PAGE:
There's a lot of noise about how cloud computing is being used these days, and while the conversation can be as nebulous as its namesake, there's truth in the old saying: Where there's thunder there's lightning.
IBM surveyed more than 800 decision-makers and cloud end users from around the world. What they found was that early adopters drive significant competitive advantage through cloud. See how else businesses are using cloud computing in our infographic below!
In this video, IBM cloud security expert Kevin Skapinetz describes the unique challenges of securing a cloud environment, and how it compares to a traditional IT environment. He also discusses considerations for securing private, public or hybrid cloud environments in various stages of development.
The City and County of Honolulu sought to create a smarter city with enhanced data transparency and data access for the citizens. Honolulu first needed to address several problems that plagued them before they could be well positioned for serving their citizens better. Honolulu identified their needs and determined how IBM System z could create a foundation to build a Smarter Honolulu.
IBM SmartCloud Foundation technologies enable organizations to easily build and rapidly scale private and hybrid clouds with unparalleled time to market, integration and management. Listen to Scott Hebner, IBM Vice President of Marketing, Cloud & Business Infrastructure Management describe why organizations are moving to the cloud and how IBM SmartCloud Foundation technology powers cloud adoption.
For more information about cloud offerings from IBM, visit http://www.ibm.com/smartcloud.
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IBM's Integrated Service Management solutions offers workload optimized systems, data center optimization, improved service delivery and easier risk mitigation. Smarter data for a smarter planet.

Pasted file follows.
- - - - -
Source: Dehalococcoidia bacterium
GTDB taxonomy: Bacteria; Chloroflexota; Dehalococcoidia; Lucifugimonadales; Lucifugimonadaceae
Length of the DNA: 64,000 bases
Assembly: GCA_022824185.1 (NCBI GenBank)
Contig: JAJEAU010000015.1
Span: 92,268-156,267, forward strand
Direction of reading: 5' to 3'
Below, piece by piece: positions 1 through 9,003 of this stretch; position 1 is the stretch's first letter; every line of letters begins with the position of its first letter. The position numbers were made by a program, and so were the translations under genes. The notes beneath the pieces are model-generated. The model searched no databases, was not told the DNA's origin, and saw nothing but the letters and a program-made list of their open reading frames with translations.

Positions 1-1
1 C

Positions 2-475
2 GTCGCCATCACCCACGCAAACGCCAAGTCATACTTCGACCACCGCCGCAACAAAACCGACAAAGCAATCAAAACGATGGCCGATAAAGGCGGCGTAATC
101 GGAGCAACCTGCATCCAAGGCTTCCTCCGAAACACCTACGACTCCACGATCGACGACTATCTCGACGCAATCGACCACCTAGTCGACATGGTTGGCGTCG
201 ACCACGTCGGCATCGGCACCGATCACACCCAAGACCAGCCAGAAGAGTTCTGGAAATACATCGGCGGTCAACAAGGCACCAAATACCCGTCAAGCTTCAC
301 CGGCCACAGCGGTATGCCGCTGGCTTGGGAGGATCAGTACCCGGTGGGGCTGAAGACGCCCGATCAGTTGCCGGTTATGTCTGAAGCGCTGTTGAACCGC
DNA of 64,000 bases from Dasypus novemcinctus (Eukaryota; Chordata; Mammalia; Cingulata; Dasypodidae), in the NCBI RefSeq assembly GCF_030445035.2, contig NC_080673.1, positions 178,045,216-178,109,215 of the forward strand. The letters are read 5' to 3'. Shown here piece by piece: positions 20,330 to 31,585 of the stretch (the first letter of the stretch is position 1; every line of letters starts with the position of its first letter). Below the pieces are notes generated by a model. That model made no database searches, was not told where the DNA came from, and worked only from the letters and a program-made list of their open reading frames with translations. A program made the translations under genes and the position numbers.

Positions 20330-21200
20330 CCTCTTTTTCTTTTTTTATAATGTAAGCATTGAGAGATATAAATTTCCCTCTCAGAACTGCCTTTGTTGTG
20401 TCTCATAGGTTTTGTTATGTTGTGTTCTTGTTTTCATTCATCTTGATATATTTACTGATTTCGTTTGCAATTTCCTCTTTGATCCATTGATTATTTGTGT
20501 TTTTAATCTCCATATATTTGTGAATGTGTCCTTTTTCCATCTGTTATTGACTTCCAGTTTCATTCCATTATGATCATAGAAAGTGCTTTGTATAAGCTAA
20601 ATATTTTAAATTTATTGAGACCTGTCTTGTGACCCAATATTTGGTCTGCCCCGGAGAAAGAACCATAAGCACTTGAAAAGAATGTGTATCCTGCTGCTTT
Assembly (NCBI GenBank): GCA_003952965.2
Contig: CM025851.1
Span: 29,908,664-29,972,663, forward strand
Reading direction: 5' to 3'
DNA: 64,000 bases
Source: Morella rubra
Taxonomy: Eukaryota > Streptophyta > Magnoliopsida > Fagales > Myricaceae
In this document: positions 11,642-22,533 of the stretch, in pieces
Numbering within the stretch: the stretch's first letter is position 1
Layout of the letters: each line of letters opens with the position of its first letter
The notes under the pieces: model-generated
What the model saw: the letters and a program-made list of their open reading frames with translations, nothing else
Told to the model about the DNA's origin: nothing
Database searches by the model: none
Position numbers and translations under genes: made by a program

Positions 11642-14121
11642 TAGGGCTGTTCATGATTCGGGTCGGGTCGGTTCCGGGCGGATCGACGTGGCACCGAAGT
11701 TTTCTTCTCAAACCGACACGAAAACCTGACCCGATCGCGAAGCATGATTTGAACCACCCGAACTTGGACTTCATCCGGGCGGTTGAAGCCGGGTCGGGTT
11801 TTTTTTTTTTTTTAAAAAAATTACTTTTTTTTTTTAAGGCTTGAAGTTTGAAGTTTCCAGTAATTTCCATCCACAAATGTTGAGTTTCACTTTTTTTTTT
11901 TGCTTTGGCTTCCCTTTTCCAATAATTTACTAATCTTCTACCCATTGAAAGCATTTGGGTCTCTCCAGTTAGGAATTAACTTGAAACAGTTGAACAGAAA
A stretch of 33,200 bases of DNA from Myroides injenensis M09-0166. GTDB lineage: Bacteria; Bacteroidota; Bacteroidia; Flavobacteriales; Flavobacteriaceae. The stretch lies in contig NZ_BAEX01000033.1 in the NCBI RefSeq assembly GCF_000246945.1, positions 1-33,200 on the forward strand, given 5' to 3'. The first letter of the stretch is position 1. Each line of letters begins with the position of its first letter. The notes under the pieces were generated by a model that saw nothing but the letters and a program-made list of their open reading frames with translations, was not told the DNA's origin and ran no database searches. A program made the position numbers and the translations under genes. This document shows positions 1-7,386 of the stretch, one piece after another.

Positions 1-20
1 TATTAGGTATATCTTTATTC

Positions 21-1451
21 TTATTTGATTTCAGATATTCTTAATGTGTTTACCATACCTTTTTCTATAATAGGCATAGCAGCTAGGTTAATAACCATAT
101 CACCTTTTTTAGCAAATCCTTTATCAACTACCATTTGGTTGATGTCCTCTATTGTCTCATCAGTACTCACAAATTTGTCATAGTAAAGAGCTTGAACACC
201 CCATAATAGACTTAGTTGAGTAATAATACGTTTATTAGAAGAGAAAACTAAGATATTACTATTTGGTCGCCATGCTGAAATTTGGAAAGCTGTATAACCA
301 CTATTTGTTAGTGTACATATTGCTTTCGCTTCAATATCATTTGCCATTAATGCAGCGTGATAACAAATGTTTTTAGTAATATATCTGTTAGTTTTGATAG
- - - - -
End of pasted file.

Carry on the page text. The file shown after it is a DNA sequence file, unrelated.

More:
Integrated Service Management is all about helping our customers manage the size, scope, and complexity of their information technology assets and resources. A typical data center lasts 15 to 30 years. How do they keep up with the changes in technology, with the changes in computing models like cloud? So we're really focused on helping customers with these three issues; the ability to keep up with their growth, manage their costs, and be flexible and responsive. So what I like about this concept of IBM Smarter Data Center is the idea that this is providing a holistic view of the data center based on real world workloads, virtualization, service management, putting it context with critical issues such as security, manageability, and automation. And cloud computing can help here in this instance by combining virtualization, automation, and standardization to deliver services faster and in a flexible fashion. IBM's going through the whole process and put together a solution that can be applied and work in the realtime and be implemented in a very short time. We know how to optimize the hardware, the middleware underneath the applications to deliver the best performance for our clients. I think this is the unique thing that we bring into the marketplace end-to-end across the data center in optimizing workloads for integrated service managed environments in a delivery model that is best for each client. Well, IBM's Smarter Data Center really is making reality out of promises that have been held out to the industry, not just by IBM, but across the board. In other words, knowing what you have and what it's doing, and from that deriving patterns of control. How should you manage it, maintain it, what are the patterns, the indicators of wear and failure and things of this nature, and by operating on a continuous improvement closed-loop basis to be able to move to full automation. IBM has established itself as a leader in the thinking and as well as in the application of IT technology.